MIXEDED, A MEMOIR
For Professor Wright, the American story is about “mixedness”—about the ways in which people of various backgrounds and beliefs have come together, oftentimes despite themselves, to make up our racial stew. This view emerges, in part, from personal experience. When he was 16, his mother, a Jew who had survived the Nazi occupation of France then immigrated to the US, the GI bride of an African American soldier, confided that his “real father,” as she called him, was not the man he’d always known as “Dad.” He was, it turned out, her first love, who also happened to be the grandson of Béhanzin, the last of the slave-trading kings of Dahomey.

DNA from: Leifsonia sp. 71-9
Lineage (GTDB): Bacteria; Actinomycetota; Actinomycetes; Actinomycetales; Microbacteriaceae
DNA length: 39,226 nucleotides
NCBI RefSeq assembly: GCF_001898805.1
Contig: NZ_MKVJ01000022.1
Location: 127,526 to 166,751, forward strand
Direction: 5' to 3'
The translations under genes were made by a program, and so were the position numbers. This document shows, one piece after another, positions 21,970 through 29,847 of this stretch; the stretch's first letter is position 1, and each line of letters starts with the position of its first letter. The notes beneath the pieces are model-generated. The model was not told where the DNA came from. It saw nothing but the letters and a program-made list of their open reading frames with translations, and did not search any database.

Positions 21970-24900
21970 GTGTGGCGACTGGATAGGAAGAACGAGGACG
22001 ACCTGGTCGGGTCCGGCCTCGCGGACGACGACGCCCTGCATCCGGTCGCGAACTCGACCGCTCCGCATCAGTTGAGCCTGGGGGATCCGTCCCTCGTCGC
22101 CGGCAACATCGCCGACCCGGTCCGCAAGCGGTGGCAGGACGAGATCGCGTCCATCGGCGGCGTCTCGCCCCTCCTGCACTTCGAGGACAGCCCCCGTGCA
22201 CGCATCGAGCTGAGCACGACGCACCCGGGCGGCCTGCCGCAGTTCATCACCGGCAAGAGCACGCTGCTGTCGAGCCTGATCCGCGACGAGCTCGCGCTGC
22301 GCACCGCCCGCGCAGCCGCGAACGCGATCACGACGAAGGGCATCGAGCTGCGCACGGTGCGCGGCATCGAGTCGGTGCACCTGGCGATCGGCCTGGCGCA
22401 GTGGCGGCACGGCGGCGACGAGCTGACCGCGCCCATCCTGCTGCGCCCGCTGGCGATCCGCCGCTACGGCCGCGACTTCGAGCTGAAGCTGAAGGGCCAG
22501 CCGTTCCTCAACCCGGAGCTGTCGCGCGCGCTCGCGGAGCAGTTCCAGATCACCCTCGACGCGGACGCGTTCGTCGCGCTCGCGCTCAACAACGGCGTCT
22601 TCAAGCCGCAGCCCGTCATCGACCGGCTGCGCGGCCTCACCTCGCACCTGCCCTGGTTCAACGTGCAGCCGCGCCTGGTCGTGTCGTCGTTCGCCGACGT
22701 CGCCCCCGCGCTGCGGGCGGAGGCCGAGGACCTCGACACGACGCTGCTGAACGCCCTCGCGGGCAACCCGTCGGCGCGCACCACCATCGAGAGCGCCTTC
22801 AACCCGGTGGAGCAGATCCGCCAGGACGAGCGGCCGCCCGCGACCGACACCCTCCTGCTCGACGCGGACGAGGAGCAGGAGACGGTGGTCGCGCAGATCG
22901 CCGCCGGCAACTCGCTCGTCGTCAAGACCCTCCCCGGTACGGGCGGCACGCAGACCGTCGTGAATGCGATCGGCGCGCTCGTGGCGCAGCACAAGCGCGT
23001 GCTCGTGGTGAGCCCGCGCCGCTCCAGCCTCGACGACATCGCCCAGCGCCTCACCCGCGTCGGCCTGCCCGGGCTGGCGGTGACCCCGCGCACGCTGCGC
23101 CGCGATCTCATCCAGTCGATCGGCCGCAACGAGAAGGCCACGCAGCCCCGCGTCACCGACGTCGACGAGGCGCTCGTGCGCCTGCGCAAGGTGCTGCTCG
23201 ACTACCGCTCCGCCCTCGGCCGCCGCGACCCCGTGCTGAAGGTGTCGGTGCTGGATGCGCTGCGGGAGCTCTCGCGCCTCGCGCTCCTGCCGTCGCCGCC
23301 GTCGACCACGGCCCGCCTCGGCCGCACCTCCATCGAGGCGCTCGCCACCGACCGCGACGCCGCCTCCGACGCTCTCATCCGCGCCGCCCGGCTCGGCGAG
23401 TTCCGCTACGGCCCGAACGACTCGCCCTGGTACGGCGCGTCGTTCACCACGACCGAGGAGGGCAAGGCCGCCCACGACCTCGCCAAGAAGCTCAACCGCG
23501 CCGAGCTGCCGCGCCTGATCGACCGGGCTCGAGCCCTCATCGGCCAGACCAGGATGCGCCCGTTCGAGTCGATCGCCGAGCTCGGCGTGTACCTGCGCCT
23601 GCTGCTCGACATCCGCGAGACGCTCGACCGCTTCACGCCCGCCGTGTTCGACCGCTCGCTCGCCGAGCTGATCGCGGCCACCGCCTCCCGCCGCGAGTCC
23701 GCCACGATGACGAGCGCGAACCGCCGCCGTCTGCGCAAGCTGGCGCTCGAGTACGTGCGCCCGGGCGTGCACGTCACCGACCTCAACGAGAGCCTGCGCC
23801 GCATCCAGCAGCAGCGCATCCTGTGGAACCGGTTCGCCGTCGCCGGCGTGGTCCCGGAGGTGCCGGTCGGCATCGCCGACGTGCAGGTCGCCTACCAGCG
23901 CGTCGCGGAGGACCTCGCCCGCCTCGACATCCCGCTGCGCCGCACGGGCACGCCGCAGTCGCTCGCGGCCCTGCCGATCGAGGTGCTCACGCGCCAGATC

Professor Wright told this story in a personal essay, “Mixeded,” which appeared in The New Yorker last summer. This and another essay he published in the magazine, “Lone Star,” will form the foundation of the book-length memoir, also called Mixeded. He will be delving into personal archives including more than 300 letters that his maternal grandmother and his mother exchanged between 1955 and 1988, several interviews with his father (five hours of which are video-recorded), and copies of audiotapes (25-30 hours) that his father conducted with his own father—the son of Béhanzin—before his death in 1989. Mixeded will investigate placelessness and belonging, and the communities that the dispossessed create.